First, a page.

I reached out to some authors and devs familiar with each tool in order to be as fair as possible. Each of these tools is a large undertaking and takes tons of time and effort from the maintainers. A simple 2D comparison table can’t tell the whole story, so take it with a grain of salt. I’ll be doing my best to maintain and update the list as tooling evolves and adds/changes functionality.
Not sure where you’d like specific content discussion (here or in the GitHub comments section).
A couple notes:
Including which mainstream editors have packages for simple installation would be useful in the list. EDIT: sorry I was just blind… you’ve got it.
I have anecdotal experience that ElixirLS works with monorepos, depending on exactly what you mean by monorepo support. My current project is a monorepo style project with many Elixir projects inside the “project workspace” of my editors. I have have worked this in both VSCode and in my current editor, Sublime Text. Here’s a screenshot of a few sample directories in the larger project workspace; note the .elixir_ls built in the root of each Elixir project:
Hmmm… at some level, for a checklist like the OP published, this feels like an odd dividing line between “monorepo support: yes” vs. “monorepo support: no or unknown”. My sense is that it conflates a feature, can the tool be used with monorepos, with the implementation details of how the feature is implemented. As a simple user, what I first want to know is does the tool allow me to work across the multiple Elixir projects in my monorepo: in a simple checklist sense this to me sounds like a “yes” for ElixirLS (I’ve not tried the others). Now to be fair to your point, there may be reasons why the ElixirLS implementation of that kind of support is inferior that of NextLS. But depending on the nature of my project I may never reach a point where that distinction actually matters in practice.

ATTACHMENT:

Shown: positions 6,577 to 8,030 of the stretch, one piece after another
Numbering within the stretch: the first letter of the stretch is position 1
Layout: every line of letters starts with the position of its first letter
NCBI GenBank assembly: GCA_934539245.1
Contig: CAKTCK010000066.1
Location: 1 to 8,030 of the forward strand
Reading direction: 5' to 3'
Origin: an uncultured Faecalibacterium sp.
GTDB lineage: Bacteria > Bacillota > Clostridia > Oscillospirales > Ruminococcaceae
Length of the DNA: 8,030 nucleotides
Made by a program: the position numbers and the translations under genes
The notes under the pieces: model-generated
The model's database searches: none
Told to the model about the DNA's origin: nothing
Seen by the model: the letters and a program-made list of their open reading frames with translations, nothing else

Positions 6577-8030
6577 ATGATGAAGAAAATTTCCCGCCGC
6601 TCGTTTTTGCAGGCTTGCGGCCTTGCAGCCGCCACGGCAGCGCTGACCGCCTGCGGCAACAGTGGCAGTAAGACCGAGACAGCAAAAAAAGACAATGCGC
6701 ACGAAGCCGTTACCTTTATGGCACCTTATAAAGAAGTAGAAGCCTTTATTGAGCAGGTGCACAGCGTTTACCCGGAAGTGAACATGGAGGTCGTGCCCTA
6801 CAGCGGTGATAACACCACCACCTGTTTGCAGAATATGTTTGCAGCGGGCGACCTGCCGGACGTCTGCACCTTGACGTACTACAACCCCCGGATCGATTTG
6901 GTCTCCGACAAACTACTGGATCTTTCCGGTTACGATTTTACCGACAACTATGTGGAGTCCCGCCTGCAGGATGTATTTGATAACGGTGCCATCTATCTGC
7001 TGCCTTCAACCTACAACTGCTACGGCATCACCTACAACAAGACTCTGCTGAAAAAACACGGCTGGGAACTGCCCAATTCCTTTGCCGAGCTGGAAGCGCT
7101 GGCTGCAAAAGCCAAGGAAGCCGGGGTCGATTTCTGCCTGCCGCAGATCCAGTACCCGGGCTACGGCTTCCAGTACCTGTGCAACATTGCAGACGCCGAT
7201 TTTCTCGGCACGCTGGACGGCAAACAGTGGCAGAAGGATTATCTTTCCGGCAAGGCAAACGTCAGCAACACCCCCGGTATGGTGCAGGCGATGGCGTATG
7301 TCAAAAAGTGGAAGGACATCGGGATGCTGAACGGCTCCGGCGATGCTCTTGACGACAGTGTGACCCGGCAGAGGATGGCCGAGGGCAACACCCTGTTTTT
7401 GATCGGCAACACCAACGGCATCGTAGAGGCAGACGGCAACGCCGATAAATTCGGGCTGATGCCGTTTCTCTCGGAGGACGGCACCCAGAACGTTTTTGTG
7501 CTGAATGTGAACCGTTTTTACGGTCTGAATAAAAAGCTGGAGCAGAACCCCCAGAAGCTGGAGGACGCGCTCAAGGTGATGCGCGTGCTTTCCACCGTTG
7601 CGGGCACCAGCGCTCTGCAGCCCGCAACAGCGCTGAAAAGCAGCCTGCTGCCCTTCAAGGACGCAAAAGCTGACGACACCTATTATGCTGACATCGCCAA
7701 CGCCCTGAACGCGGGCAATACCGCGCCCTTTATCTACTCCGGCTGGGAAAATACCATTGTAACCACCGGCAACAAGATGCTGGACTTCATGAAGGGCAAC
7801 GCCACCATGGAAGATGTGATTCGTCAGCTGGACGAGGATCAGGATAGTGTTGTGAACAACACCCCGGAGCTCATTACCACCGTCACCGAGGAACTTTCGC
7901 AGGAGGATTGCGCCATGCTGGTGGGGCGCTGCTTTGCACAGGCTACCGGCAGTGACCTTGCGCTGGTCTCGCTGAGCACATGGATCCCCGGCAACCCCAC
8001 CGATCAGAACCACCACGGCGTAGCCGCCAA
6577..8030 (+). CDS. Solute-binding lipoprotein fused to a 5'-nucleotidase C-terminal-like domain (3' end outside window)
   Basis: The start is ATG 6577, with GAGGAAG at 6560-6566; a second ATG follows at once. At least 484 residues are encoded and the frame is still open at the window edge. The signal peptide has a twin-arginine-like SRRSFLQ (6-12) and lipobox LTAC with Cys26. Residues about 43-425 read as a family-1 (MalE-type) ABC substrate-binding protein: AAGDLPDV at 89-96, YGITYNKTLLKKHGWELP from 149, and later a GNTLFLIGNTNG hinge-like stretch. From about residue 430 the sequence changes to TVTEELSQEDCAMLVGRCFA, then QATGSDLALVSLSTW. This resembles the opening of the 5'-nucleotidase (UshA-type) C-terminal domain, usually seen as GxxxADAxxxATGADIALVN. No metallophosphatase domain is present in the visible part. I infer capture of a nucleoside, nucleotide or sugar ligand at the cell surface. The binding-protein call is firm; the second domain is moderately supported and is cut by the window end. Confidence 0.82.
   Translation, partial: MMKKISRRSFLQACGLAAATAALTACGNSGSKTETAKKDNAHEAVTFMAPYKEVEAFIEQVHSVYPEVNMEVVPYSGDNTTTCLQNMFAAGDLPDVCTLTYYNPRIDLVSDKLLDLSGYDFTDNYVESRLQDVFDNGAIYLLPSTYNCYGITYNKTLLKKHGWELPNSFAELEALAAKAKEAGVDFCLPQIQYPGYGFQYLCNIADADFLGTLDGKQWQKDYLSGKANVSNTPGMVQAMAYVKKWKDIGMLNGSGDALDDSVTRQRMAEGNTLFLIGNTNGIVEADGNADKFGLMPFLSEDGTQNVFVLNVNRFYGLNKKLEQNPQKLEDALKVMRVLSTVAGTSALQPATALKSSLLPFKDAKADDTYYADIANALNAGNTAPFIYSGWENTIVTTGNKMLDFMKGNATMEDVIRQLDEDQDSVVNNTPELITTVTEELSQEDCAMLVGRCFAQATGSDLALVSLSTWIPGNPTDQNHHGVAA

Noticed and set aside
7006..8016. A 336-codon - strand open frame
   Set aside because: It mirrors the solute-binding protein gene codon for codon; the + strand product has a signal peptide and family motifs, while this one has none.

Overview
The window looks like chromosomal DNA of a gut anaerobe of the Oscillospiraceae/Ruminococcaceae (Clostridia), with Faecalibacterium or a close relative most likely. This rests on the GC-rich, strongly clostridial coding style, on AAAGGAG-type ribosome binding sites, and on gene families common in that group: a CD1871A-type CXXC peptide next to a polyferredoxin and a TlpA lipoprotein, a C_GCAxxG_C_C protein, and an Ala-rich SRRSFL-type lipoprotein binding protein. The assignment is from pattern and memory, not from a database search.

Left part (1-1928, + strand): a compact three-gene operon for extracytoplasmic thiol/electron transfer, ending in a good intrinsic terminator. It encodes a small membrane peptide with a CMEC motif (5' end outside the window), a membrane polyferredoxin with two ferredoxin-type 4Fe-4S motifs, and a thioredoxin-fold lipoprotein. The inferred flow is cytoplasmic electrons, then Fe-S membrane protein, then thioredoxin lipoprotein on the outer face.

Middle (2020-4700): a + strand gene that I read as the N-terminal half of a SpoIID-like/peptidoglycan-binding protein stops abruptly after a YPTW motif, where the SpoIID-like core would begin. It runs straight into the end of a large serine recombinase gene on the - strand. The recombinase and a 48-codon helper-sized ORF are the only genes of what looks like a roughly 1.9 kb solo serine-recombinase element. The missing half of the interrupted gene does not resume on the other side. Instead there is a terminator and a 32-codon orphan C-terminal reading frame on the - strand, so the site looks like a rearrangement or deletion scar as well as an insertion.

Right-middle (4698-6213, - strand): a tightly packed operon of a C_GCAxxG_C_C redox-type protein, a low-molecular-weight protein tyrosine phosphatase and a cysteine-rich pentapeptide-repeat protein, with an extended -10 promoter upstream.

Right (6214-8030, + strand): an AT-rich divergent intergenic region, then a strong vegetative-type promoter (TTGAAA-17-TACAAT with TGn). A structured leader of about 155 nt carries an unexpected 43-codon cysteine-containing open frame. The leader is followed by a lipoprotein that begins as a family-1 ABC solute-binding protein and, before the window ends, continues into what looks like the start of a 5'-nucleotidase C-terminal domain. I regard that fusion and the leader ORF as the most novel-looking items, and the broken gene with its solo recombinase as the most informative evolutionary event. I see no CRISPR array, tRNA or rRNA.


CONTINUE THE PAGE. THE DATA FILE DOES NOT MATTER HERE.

Finally, if we are to take the disclaimers at the top of the list at face value:
This comparison does not take performance into account.
Language servers might support similar features that operate differently.
It seems as though the implementation difference you describe shouldn’t be a factor in deciding if a feature is supported or not. If there are actual feature differences, meaning I as a user gain or lose capabilities in working with the monorepo, the argument will be on firmer footing.
ElixirLS works with VSCode multi-root workspaces but the support for that is implemented in VSCode extension. It currently starts separate language server processes in each workspace directory. I’m not aware if multi-root workspaces are supported in other editor extensions wrapping ElixirLS
I think this is a better example of “feature” that I was trying to get at. I don’t really have much call for this sort of thing myself, but I could see other scenarios where it might be useful. I also see why the earlier distinction you were trying to make was being pointed out, and in the context of the above it makes more sense.
Seems to be in Sublime Text. This is the functionality I most depend on in my project; as you point out, back when I was using VSCode I had it working there, too.
To be honest, the way the different Elixir projects are used in my code base, per workspace directory LSP processes don’t bother me and is consistent with what I need to manage the monorepo in the editor.